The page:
Title

Methods for measuring audience reactions

Document Type

Conference publication

Publication details

Stevens, C, Glass, R, Schubert, E, Chen, J & Winskel, H 2007, 'Methods for measuring audience reactions', in E Schubert, K Buckley, R Eliott, B Koboroff, J Chen & C Stevens (eds), Proceedings of the Inaugural International Conference on Music Communication Science, Sydney, NSW, 5-7 November, ARC Research Network in Human Communication Science (HCSNet), pp. 155-158.

Peer Reviewed

Peer-Reviewed

Abstract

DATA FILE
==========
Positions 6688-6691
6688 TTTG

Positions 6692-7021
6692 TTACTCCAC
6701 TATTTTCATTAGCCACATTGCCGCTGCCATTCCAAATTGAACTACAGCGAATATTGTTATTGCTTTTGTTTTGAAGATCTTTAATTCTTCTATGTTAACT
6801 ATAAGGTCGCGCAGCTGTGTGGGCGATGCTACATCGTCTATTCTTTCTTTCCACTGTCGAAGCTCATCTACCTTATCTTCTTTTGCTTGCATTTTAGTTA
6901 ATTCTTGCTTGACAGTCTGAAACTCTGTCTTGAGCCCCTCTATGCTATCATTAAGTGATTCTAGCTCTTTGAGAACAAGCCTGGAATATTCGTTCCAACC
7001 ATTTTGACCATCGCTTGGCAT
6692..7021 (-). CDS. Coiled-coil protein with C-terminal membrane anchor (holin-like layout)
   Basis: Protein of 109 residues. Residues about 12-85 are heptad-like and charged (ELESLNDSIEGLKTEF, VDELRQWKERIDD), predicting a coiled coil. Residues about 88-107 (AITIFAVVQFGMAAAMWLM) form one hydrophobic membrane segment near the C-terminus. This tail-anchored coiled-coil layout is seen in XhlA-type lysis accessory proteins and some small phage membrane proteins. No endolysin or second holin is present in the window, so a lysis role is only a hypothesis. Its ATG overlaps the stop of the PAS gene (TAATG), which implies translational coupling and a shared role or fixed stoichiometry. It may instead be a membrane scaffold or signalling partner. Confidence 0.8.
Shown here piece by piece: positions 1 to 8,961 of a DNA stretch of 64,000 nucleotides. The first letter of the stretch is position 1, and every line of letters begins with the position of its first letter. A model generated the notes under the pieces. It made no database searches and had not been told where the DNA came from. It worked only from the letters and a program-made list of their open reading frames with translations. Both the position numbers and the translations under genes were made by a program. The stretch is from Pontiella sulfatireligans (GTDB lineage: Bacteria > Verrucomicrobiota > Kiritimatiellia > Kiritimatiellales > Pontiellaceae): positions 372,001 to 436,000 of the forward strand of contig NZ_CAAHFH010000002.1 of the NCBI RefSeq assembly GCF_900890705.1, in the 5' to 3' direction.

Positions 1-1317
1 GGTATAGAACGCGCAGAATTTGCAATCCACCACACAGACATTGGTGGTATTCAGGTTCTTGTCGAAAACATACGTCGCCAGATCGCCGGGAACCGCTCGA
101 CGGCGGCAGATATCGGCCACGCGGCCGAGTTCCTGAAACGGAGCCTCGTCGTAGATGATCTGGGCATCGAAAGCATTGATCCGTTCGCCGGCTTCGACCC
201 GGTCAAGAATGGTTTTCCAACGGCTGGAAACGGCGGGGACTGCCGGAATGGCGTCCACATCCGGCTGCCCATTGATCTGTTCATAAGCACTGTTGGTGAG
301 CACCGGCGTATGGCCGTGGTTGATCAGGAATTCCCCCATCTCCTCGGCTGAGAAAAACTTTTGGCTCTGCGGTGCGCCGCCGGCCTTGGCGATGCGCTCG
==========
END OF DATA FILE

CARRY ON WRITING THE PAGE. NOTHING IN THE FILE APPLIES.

This paper describes recent developments in ourinvestigations into psychological reactions of audiencemembers as they watch live performance, specificallycontemporary dance. The first method, developed by Glass [5,6], is a new psychometric instrument – theAudience Response Tool (ART) – that records emotionaland cognitive responses in the form of qualitative open-ended descriptions and quantitative ratings to live performance. The second method – the portable Audience Response Facility (pARF) – is a programmable, hand-heldPC that samples one- or two-dimensional datacontinuously as a performance unfolds. A third method records eye movements of novice and expert observers asthey watch a pre-recorded performance. The ART was developed in the context of an experimental design that investigated the effect of pre-performance information sessions (generic, specific, no information-control group)on cognitive and emotional responses to two new Australian dance works, Anna Smith's Red Rain and SueHealey's Fine Line Terrain. The pARF has been used to record continuous responses from 19 audience membersin the Playhouse Theatre in Canberra as they watched the Quantum Leap Youth Choreographic Ensemble perform Albert David’s Silent Heartbeat. Judged emotiona lexpression in the 30 minute work was captured in tw oorthogonal dimensions, valence and arousal [13]. The pARF revealed an increase in arousal as the work progressed, explicable in terms of music and movementintensity and tempo. The eye movement experimentinvestigated effects of observer expertise on fixationduration and saccadic amplitude while four dance expertsand four novices watched a five-minute dance film, SueHealey's 13 and 32. Expert observers relative to novices recorded shorter fixations and larger saccades. This effect has been interpreted in light of organizational strategies and expectancies acquired by experts through experience with a particular art form. The qualitative and quantitative methods have wide application across the performing arts,film, and digital media.

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